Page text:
Applying Theoretical Archival Principles and Policies to Actual Born-Digital Collections
¶ 1 Leave a comment on paragraph 1 0 Few archivists would dispute the need to maintain archival integrity and adhere to the principles of provenance and original order when working with heritage collections. These principles are so well established and inherent that it has generally been assumed archivists would apply them to ALL formats in their collections, including those that are born digital. However, what happens when one tries to apply such traditional archival principles to actual born-digital collections? This article will outline the process, the challenges, and the lessons learned while applying the National Library of New Zealand’s archival and digital preservation policies on one particular unpublished, born-digital collection of theater and performing-arts papers. It is an excellent example of what happens when one attempts to apply traditional archival theory in the digital world. In this particular case, applying such principles enabled staff to identify how existing tools and processes could be improved, in addition to highlighting the complex and labor-intensive nature of documenting provenance and original order for born digital collections.
1.1 The Organizational Context
¶ 2 Leave a comment on paragraph 2 0 Since the mid-1990s the National Library of New Zealand (NLNZ) has been actively acquiring born digital heritage collections, and in 2008 it went live with its National Digital Heritage Archive (NDHA). The NDHA encompasses several ingest and access delivery components and utilizes the Ex Libris digital preservation software, Rosetta, where collections are stored for long-term retention. Following an initial technical analysis by digital archivists, unpublished digital collections are appraised; if a decision is made to retain them, then they are arranged (if necessary) and described. The work is highly collaborative and often requires input from several stakeholder groups, including digital preservation analysts, policy analysts, curators, and arrangement and description librarians.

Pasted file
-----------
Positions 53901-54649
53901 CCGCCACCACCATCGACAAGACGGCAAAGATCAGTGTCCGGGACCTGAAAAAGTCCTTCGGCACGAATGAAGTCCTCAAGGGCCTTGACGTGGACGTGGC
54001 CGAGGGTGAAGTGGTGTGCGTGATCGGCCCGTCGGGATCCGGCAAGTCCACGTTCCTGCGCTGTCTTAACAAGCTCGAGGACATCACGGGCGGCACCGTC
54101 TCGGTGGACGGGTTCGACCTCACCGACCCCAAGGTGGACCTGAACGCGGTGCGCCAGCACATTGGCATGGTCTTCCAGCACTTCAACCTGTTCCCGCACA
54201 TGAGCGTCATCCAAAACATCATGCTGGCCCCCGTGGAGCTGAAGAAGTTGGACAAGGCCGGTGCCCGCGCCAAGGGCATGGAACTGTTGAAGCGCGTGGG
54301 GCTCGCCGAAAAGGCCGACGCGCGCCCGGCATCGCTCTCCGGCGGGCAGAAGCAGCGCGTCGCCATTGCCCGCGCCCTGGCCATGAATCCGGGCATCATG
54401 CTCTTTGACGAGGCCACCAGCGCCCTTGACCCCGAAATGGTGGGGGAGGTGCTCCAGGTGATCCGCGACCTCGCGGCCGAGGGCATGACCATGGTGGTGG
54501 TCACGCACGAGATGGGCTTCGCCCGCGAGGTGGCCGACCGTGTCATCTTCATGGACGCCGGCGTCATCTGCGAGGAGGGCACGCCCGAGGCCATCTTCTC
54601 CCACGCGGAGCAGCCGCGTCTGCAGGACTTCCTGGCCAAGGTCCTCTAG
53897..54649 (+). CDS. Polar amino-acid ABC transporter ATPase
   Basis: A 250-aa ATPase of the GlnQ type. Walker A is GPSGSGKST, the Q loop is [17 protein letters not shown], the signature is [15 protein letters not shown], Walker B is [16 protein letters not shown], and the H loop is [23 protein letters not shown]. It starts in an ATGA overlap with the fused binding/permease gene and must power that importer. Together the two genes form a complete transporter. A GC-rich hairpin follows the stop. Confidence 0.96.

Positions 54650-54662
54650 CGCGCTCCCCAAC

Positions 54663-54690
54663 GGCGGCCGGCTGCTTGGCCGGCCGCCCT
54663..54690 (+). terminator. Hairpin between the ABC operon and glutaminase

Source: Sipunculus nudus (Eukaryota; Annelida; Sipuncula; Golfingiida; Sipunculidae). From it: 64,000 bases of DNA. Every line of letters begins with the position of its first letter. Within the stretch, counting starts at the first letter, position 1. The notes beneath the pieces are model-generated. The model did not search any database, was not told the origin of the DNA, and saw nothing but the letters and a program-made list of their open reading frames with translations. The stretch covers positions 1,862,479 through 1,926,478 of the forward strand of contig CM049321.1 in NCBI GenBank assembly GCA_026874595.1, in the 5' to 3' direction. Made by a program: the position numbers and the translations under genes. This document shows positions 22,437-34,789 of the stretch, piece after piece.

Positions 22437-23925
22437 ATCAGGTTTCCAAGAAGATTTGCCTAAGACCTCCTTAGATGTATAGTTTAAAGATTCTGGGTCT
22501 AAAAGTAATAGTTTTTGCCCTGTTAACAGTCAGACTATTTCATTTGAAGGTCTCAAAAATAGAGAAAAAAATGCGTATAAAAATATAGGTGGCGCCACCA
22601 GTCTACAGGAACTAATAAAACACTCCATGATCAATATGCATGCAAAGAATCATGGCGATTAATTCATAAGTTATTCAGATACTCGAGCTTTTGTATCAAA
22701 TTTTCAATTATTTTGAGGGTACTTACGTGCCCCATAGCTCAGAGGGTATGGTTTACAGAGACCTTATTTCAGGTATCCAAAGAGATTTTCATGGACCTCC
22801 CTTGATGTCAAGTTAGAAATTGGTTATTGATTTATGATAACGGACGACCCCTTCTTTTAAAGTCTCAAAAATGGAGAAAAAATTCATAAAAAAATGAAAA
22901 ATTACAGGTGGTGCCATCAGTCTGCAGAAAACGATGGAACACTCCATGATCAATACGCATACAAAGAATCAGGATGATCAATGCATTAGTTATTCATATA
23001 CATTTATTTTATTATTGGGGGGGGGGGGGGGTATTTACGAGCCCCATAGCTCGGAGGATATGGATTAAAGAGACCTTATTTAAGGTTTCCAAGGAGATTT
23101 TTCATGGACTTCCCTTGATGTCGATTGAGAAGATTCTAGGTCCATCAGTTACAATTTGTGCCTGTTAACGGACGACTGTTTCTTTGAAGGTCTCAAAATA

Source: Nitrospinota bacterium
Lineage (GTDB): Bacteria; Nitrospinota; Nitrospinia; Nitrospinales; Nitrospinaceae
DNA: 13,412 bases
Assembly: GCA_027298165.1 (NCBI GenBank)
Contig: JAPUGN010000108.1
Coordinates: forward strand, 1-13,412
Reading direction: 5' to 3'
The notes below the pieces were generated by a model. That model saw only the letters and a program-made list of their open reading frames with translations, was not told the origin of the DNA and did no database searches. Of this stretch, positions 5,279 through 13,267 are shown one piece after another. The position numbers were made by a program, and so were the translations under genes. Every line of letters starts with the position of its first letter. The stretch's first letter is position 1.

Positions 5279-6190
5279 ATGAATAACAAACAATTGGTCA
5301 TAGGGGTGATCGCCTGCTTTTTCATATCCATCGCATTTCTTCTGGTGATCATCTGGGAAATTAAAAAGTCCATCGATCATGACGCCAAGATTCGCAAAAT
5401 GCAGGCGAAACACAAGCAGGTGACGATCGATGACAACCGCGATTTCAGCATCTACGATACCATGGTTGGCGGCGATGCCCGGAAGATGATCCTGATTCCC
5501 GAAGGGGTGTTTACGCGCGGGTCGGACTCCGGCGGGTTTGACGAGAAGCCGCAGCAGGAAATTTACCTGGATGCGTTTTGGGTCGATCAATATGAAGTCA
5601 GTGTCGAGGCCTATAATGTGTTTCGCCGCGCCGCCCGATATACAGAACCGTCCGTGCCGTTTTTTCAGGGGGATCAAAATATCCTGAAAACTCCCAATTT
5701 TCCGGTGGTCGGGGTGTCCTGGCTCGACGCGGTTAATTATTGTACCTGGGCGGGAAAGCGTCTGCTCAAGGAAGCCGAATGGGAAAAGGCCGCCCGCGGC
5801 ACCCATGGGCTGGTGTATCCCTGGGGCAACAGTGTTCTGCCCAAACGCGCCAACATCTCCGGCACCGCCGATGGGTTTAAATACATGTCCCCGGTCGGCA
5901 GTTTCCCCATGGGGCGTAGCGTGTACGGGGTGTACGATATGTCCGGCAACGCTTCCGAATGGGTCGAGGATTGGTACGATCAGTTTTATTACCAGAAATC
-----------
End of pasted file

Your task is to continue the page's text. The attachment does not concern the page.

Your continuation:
¶ 3 Leave a comment on paragraph 3 0 The NLNZ collects a variety of digital items, including unpublished materials (photographs, cartoons, private papers, and oral histories) and published materials (websites, electronic publications, and music). Digital items are collected under the National Library Act1 and acquired by purchase or donation. This paper will focus on unpublished collections.
1.2 The Policy Context
¶ 4 Leave a comment on paragraph 4 0 In 2011 the NLNZ, in collaboration with Archives New Zealand (ANZ), began the process of establishing policies to support its digital ingest and preservation activities. The one that had the greatest impact and relevance for ingest activities was the Preconditioning Policy, which states, “The diverse nature of digital content means that there are times when it is desirable to make changes to it before it is ingested into the preservation system. These changes are classed under the term ‘preconditioning.’”2 The policy’s goal is to “describe the limits of change that can be introduced to digital content from the time it is brought within the control of Archives or the Library to its acceptance into the preservation system.”3 These changes can include an alteration to (or the addition of) file extensions to better facilitate file format identification and/or the removal of unsupported characters in the file name; this enables more stable storage of the files in the preservation system’s storage database. Regardless of the change being imposed, one must be able to demonstrate that the action will not affect the intellectual content of the file. What is more, two key operating rules must be followed: “All changes must be reversible,” and all changes must have “a system-based provenance note that clearly describes the change that has been made to the file.”4